On his Rolling Stone interview, D’Angelo revealed that while producing his ‘Voodoo’ album, he drew inspiration from Yoda figures, one of whom was Fela. He performed Fela’s Water No Get Enemy with Macy Gray on the Red Hot Organization album.
His Fela tattoo wasn’t just for fun, he rapped on his ‘African American’ album to tell where his head’s at: “Even Femi and Seun know I’m Fela’s prodigy. No disrespect, homie but that’s how it’s got to be— don’t care if I’m political(-ly) incorrect ‘cos this ain’t politics” on “Nejei’s Song’.
The ‘Heartbeat’ singer has in interviews referenced Fela’s music as one of her muses. And her ‘Heartbeat’, ‘Soul is Heavy’, and other songs are testimony to this.
Double Wahala, his biggest single till date, samples ’92 Confusion Break Bones.
‘Lanre Fasasi’s music catalogue bears marking of Fela’s influence; from his ‘Jangbanjantis’, to ‘Craze World’, to’ Bushmeat’.
Before his addiction problems, the ‘Rainmaker’ had Fela’s voice and spirit in him. His blackness couldn’t be resisted.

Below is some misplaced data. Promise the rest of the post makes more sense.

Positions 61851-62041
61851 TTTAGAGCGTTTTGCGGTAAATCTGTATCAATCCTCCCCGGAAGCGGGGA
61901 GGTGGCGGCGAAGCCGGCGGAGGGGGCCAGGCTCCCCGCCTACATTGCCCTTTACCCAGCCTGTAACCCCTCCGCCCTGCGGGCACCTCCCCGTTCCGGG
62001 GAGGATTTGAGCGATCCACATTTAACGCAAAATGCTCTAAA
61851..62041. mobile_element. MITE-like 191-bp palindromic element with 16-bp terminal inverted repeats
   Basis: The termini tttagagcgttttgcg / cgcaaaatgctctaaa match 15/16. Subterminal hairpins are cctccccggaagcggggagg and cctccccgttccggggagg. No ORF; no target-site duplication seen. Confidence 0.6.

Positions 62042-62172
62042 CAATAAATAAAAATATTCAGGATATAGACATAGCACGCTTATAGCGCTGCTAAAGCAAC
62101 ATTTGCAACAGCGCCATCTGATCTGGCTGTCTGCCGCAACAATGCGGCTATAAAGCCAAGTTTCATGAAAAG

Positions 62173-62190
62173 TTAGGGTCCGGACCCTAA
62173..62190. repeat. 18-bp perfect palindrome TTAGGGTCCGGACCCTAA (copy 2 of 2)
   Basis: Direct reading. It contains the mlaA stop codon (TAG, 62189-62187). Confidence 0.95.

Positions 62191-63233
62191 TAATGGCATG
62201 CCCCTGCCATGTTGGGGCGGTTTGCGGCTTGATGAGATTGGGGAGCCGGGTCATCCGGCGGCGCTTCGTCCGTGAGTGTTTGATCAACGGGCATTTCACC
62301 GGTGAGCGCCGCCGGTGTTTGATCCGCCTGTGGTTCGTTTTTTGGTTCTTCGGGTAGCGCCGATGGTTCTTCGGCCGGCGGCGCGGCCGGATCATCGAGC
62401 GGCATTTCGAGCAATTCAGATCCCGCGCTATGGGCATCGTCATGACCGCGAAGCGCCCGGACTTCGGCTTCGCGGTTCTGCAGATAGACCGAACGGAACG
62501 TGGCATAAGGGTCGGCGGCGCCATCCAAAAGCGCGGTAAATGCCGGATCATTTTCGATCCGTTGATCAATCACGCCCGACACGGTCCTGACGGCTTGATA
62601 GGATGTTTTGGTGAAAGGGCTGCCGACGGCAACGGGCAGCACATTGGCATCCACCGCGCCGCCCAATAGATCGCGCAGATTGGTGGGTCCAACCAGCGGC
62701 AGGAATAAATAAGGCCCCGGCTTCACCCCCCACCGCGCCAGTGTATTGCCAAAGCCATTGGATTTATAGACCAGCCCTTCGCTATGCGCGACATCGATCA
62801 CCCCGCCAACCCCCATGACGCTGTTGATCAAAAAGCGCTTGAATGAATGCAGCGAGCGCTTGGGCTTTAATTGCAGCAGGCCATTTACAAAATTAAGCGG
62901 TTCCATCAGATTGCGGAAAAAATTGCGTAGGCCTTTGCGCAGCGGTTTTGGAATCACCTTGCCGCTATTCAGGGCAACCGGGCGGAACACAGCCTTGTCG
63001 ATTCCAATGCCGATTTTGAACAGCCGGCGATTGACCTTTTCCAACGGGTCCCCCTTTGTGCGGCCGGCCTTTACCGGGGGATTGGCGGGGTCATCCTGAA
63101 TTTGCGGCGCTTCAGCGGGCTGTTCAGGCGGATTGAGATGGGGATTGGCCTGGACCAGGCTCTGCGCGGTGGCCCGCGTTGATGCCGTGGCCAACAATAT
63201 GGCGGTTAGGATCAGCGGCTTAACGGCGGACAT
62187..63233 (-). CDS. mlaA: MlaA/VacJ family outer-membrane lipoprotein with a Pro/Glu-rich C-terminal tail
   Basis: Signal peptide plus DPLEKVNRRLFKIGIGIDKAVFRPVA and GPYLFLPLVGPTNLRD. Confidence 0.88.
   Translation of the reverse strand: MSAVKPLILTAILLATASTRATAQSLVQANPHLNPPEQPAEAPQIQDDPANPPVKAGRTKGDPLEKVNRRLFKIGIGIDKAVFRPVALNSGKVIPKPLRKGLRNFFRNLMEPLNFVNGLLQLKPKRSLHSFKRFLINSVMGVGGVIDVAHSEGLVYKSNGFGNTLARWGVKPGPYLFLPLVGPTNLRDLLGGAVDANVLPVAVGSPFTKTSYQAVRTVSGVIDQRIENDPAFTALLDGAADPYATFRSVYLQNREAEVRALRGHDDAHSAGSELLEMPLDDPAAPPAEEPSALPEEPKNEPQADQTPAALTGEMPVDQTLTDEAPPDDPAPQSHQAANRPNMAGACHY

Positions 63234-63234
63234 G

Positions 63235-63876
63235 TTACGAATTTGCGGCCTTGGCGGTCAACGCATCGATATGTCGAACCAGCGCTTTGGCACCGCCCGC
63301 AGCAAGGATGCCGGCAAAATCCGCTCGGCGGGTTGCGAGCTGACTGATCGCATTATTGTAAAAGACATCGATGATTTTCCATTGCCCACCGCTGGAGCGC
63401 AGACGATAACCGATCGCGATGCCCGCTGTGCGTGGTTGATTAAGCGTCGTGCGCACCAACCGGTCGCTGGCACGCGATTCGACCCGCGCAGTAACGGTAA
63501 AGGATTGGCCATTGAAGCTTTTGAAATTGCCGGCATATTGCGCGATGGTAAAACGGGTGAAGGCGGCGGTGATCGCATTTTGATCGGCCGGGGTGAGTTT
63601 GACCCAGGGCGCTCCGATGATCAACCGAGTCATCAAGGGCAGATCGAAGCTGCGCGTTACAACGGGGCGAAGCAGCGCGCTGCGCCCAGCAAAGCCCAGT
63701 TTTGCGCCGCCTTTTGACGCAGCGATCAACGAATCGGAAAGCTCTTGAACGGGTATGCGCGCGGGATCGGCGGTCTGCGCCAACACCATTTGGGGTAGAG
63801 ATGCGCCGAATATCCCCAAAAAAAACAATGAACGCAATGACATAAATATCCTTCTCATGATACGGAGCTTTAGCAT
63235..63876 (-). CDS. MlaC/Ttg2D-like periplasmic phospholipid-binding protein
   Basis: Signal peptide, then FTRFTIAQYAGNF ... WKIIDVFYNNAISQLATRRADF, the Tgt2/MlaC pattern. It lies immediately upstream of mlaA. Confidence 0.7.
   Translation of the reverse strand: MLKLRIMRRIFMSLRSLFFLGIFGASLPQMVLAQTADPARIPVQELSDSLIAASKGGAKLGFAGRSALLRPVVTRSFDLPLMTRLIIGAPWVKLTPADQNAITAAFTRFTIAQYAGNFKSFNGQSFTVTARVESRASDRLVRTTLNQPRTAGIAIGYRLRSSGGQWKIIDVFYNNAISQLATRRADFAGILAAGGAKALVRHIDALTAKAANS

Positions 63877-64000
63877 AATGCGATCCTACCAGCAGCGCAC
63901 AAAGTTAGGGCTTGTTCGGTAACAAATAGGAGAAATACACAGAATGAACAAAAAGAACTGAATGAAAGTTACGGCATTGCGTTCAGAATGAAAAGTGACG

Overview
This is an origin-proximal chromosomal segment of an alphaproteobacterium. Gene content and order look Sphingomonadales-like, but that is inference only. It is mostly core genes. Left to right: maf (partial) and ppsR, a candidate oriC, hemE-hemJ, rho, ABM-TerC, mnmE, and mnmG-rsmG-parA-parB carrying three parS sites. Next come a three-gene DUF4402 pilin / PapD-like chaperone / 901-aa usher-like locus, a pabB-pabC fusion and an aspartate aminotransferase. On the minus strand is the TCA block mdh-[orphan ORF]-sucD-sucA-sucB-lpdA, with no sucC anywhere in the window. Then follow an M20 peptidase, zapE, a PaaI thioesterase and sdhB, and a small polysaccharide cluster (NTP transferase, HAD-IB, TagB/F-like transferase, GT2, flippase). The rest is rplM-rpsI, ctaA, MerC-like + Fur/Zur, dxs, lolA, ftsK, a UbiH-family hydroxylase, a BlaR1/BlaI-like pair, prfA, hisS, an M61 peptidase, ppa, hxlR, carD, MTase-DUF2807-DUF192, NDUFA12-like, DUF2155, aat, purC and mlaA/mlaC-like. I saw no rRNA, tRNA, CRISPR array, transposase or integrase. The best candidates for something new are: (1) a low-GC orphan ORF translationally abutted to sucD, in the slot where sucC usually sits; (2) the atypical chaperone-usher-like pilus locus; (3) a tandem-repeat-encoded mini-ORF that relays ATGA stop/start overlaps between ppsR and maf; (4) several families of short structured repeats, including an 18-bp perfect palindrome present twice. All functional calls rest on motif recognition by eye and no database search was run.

Abami Eda’s black consciousness and love for his heritage speak in AbdulRasheed Bello’s music. Cue ‘We are Africans’.
Jay Electricity while on his Nigerian visit granted Beat FM an interview saying: “I grew up with my mum playing Fela. He also referenced the last great on Don Jazzy’s ‘Get Down’.
The Somali-born rapper did a Fela tribute mixtape- The Messengers- with producer, J. Period.
The Hip-Hop collective has referenced and sampled Fela on not a few songs. Member Black Thought rapped “Look, my squad half mandrill, half Mandela/My band ‘bout 70 strong just like Fela” on ‘Get Busy’ off ‘Rising Down’ album; they sampled Fela on ‘I Will Not Apologize’- ’75 Mr Grammarticalogylisationalism is the Boss; member ?uestlove also got inspired while producing D’Angelo’s ‘Voodoo’.